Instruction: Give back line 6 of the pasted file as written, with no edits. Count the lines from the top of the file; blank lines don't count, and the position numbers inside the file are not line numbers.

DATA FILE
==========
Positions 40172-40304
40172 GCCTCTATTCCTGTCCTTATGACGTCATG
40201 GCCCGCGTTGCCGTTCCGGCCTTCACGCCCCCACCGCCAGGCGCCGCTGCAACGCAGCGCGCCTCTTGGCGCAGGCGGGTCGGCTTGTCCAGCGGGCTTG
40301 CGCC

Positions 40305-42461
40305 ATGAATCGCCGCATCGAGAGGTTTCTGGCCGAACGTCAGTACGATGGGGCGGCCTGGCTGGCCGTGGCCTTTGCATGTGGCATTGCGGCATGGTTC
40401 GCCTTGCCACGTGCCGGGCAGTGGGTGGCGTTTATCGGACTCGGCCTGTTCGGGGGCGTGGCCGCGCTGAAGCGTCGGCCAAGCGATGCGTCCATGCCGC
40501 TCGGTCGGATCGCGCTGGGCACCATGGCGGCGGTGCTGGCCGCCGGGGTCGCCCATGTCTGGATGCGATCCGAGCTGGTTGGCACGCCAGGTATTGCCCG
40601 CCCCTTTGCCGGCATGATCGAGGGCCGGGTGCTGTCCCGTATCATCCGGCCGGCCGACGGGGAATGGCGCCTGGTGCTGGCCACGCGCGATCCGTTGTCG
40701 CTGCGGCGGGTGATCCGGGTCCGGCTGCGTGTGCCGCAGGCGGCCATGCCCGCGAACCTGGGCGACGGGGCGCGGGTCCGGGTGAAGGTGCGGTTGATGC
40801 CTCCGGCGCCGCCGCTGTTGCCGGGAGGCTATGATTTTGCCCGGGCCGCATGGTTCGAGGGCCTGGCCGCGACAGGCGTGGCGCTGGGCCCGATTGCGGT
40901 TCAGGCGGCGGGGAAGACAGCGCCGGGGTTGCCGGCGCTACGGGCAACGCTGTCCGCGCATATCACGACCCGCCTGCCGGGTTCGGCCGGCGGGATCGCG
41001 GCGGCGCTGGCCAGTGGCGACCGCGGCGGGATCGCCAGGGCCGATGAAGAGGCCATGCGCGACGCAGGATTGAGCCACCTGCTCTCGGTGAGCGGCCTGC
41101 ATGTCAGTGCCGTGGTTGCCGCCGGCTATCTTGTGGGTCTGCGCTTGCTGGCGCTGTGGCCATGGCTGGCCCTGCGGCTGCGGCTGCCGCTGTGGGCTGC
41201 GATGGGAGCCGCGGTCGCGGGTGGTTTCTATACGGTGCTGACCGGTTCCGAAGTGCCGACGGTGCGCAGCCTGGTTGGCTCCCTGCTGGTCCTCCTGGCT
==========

40305 ATGAATCGCCGCATCGAGAGGTTTCTGGCCGAACGTCAGTACGATGGGGCGGCCTGGCTGGCCGTGGCCTTTGCATGTGGCATTGCGGCATGGTTC